Survey – parents worry about cyber bullying

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  • One in four families knows victims among the people close to them
  • Bullying is most common on social networks
  • Cyber bullying is focus of Safer Internet Day on February 7, 2017
Symbol image Cyber bullying

Cyber bullying weighs heavily on victims.

Cyber bullying has many dimensions. From insults, abuse and deliberate shaming using embarrassing photographs, for instance, to threats of violence, the boundaries are often blurred. What’s particularly insidious is that the Internet’s supposed anonymity encourages attacks. And once something’s on the net, it can spread like wildfire. So it’s not surprising that many parents are worried. To be more precise, 44 percent of parents of 10- to 20-year-old children and young adults fear that they themselves or their children could become victims of cyber bullying. For parents under 40, the figure is as high as 56 percent, as TNS Emnid found out in a representative online survey on behalf of Computerhilfe at Deutsche Telekom. The researchers questioned 1,000 mothers and fathers throughout Germany. The subject of the survey is also the focus of this year’s Safer Internet Day on February 7, 2017.

Cyber bullying occurs primarily on social networks

A quarter of the parents interviewed know people among their friends and families who have already been the victims of cyber bullying. And in 7 percent of families, it was their own child who was affected. Cyber bullying occurs primarily on social networks such as Facebook and Instagram, according to 72 percent of the parents who know a bullying victim. But bullying also often takes place on messaging services such as WhatsApp, according to 32 percent of the respondents. It’s reassuring that most of those affected take action against online attacks, with 85 percent having reacted to cases of bullying. Four out of ten victims have informed their school or employer. Around one third have contacted the perpetrator(s) or the parents of the perpetrator(s). Roughly another third – mainly older parents – have pressed criminal charges. However, a good one in seven victims hasn’t done anything.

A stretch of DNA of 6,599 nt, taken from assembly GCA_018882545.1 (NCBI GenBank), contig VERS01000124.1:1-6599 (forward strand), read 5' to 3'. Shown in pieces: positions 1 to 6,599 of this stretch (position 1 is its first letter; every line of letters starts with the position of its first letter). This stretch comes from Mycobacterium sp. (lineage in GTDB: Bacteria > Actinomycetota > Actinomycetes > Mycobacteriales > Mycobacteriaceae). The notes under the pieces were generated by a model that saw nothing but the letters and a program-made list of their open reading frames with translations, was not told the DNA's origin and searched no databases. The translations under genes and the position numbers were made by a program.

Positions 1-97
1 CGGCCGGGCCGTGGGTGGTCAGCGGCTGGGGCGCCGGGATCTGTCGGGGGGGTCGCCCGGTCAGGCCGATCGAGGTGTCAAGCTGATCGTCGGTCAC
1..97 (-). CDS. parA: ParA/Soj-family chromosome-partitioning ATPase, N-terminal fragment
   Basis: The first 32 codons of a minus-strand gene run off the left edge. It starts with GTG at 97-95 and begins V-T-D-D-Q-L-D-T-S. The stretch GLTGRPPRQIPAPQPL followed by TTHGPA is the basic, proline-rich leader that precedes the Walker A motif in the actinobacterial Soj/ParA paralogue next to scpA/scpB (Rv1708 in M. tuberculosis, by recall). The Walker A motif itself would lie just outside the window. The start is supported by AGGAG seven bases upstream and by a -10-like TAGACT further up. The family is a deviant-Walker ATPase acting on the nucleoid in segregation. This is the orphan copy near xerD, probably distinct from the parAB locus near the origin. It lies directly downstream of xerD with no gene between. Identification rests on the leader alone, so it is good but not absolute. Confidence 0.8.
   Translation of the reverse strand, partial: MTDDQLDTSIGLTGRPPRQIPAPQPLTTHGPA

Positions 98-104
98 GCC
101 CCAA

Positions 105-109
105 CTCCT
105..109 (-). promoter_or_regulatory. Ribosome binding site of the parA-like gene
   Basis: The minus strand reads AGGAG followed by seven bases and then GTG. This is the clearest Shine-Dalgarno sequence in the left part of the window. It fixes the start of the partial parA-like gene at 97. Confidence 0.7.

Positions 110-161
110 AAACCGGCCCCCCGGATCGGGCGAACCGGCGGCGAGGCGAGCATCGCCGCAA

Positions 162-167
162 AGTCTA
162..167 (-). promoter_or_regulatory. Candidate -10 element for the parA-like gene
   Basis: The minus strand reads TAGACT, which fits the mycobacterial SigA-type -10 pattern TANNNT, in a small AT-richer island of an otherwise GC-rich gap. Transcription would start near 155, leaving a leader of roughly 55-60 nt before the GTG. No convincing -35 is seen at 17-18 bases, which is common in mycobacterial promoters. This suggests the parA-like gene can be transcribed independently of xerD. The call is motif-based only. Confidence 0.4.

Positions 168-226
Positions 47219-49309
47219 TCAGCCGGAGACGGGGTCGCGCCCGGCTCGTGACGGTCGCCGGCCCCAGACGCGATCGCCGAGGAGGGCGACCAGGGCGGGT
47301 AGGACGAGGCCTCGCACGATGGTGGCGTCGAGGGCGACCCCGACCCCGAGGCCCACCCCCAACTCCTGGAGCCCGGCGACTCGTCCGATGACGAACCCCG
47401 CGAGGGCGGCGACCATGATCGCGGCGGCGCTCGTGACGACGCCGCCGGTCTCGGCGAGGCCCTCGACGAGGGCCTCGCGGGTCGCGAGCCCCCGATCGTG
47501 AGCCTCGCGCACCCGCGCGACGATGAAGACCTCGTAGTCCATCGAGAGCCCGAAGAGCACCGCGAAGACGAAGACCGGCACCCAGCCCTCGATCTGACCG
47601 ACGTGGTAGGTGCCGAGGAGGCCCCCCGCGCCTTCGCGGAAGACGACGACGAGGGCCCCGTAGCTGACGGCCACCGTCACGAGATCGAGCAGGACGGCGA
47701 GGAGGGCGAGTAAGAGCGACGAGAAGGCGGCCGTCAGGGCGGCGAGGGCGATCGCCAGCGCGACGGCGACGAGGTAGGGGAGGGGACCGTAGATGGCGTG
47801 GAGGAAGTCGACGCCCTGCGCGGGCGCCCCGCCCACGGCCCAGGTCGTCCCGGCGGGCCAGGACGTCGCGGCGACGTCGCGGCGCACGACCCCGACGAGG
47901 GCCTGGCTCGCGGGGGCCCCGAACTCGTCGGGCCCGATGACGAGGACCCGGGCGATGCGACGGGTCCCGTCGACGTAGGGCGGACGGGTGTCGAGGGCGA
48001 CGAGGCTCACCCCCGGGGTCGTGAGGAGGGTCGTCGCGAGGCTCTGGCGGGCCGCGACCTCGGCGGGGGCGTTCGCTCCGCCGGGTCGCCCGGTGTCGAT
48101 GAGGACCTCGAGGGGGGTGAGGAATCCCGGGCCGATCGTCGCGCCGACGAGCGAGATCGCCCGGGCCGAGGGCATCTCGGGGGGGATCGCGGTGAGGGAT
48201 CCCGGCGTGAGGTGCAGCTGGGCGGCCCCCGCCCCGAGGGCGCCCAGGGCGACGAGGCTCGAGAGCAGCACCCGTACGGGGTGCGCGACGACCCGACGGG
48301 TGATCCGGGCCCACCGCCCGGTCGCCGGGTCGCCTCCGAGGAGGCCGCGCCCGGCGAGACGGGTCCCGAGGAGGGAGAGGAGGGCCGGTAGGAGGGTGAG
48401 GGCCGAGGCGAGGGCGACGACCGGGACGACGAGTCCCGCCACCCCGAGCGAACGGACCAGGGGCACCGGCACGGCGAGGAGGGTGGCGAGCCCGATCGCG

Reliable protection available from Deutsche Telekom’s Computerhilfe Plus

Around one third of cyber bullying victims (31 percent) haven’t found help anywhere, according to respondents. This indicates that many parents are at a loss about how to react to online attacks or what they can do to preempt them. “Parents should make their children aware of online dangers at an early stage,” says Celina Kranich, an expert at Deutsche Telekom’s Computerhilfe Plus (Computer Help Plus). “What’s crucial here is to develop a trust-based relationship and show interest, including in digital habits. Then children are more inclined, for example, to let you jointly review and adapt privacy settings on Facebook etc. And they’re also more open to well-meaning advice.”

Computerhilfe Plus recently started offering reliable protection on the service number 0800 330 1473 (in Germany). This provides parents and children with preventive tips and instructions on safe use of data on social networks and messaging services. They can thus effectively put a stop to online bullying. However, if serious situations do occur, the Deutsche Telekom experts ensure that abusive messages, malicious posts and other defamatory content on the Internet are deleted quickly. This involves, for example, researching the appropriate contacts, initiating exchanges between the conflicting parties, compiling replies and monitoring all the relevant channels. Services are tailored to meet the needs of each case.

The complete results of the TNS Emnid study and a press graphic are available at and in the Computerhilfe Press Room at (German only). These links also provide information on Deutsche Telekom’s Computerhilfe Plus offering. Additional tips on life in the digital world can also be found at (in German).

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